Prototype at Swindon Greyhound Stadium (2004-2005)
Fig 1. One of the two system cabinets.
The Greyhound Tracking System automatically tracked 6 dogs, and the mechanical hare. It also automatically detected race launches by detecting the opening of the cage. These coordinates were streamed across the Internet in realtime in order to allow pundits to view racing on PCs.
Between December 2003 and April 2004 I built a live tracking system for tracking greyhound (dog) racing in Swindon. The system used 52 low grade video cameras evenly distributed around the track, and these required up to nine Pentium 4 class computers in two cabinets for computing power (you can imagine me looking like a bit of a mad scientist with all this computing gear at the race course). To my knowledge, this is the first ever sport tracking system which tracked all participants in realtime.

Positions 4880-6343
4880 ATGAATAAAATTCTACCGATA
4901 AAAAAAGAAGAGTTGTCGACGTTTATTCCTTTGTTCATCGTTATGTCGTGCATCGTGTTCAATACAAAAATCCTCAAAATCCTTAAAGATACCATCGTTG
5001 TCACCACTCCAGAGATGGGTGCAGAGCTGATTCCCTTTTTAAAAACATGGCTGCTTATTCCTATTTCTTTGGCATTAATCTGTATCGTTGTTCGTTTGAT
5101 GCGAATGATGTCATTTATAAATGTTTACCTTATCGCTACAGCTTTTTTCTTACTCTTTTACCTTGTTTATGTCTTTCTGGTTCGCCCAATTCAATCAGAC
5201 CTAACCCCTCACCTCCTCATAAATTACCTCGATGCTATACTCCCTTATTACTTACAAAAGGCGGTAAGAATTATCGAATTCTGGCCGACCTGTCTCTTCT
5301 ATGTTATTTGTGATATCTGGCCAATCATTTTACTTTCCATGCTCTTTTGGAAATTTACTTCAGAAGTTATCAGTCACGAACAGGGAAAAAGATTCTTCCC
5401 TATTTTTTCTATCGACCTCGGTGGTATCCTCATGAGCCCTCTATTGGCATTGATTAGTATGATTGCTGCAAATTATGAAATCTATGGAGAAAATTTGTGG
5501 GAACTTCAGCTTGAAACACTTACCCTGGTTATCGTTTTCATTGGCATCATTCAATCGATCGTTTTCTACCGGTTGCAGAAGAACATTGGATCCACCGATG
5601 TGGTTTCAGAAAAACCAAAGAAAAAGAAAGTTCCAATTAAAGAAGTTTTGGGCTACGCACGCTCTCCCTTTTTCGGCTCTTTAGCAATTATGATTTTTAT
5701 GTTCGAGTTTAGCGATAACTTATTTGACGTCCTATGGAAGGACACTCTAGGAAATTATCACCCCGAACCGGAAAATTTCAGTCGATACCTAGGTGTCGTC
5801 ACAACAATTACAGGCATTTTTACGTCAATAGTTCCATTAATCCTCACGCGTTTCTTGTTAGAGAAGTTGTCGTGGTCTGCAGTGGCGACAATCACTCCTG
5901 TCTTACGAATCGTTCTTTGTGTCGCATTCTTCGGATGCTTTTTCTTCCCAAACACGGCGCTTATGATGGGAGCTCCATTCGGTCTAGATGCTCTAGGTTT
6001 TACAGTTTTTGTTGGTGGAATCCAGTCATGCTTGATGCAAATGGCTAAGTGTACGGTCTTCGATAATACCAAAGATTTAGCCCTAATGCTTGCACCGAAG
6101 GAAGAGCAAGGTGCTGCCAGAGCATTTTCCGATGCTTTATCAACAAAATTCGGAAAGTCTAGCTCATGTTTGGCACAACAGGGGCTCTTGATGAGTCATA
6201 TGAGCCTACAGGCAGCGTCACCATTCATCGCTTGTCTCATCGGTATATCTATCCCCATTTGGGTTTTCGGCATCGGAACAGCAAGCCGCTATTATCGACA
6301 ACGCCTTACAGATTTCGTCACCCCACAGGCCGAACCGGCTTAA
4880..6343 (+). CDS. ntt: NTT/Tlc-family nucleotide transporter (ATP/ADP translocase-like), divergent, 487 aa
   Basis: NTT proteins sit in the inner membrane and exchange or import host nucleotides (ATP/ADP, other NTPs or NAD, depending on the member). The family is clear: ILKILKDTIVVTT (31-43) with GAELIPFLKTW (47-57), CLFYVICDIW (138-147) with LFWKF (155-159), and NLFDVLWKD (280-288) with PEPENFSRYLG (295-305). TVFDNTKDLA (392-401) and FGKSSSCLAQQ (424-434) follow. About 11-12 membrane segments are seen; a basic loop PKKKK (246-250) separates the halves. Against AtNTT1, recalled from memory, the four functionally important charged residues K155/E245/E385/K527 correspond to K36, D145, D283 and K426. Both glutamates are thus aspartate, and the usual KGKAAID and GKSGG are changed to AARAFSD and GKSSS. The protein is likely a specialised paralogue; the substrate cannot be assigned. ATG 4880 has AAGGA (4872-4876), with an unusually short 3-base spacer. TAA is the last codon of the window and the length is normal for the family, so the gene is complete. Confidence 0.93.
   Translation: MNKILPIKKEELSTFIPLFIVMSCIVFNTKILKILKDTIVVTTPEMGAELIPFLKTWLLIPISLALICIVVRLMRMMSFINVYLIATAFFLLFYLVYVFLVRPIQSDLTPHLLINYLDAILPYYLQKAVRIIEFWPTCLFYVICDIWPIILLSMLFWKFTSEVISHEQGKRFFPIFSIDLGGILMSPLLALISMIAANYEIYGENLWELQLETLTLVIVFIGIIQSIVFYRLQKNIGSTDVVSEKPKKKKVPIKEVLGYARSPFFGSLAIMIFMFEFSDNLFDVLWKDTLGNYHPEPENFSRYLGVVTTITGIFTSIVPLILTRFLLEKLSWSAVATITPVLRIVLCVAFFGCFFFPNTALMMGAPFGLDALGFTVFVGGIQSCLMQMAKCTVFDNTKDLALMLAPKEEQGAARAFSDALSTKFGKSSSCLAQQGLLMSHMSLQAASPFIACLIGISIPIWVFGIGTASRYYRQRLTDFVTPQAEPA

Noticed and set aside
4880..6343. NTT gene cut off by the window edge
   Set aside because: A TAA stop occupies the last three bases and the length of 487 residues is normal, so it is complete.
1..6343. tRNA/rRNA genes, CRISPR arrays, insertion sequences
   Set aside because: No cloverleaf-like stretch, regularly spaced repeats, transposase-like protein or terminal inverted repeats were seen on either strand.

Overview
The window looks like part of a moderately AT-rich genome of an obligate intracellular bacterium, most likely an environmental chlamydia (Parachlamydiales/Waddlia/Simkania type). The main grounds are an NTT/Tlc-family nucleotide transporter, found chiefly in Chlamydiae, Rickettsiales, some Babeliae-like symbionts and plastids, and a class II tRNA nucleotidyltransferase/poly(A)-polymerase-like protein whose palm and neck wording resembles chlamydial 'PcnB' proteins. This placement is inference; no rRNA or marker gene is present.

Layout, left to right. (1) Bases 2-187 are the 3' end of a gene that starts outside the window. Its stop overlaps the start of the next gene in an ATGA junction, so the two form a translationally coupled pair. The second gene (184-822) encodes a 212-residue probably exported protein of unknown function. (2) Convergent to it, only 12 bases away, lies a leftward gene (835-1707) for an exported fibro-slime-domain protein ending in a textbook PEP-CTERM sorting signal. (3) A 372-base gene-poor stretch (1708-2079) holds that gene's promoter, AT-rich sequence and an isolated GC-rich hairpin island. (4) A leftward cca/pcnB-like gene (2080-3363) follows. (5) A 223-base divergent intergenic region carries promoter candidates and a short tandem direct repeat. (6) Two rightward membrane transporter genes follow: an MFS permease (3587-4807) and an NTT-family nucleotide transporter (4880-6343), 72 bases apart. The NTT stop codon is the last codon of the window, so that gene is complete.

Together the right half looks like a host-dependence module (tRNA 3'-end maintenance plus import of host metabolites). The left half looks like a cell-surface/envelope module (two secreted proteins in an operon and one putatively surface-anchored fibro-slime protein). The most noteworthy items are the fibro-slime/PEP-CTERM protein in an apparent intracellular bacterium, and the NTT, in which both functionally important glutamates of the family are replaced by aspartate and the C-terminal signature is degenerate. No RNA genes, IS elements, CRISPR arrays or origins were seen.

Fig 2. Example camera input - due to the speed of the dogs one would typically only get 2-3 frames of data per camera at 25 FPS. The low image quality increased the computational effort of accurately identifying vests.
Key lessons of this project:
Simplification of the problem is key - in this case I found it computationally advantageous to reproject the race course into a straight line (and perform necessary physics & predictions in this simplified space).
Certain materials are near-invisible to low end cameras equipped with IR sensors.
Keep your tracking cameras away from floodlights and other light sources, as these will attract moths at night.
Just like with the old Speedway system, these days one could recreate a system like this for a fraction of the cost.
Nine Pentium 4 class computers
52 QPAL camera feeds in CCTV enclosures
Automatic tracking of 6 dogs and 1 mechanical hare
Automatic identification of race launches
Fig 3. Track camera video is on the left, and the virtual output home viewers experienced on their home PCs on the right. The software application allowed home viewers to choose from 4 different viewing angles.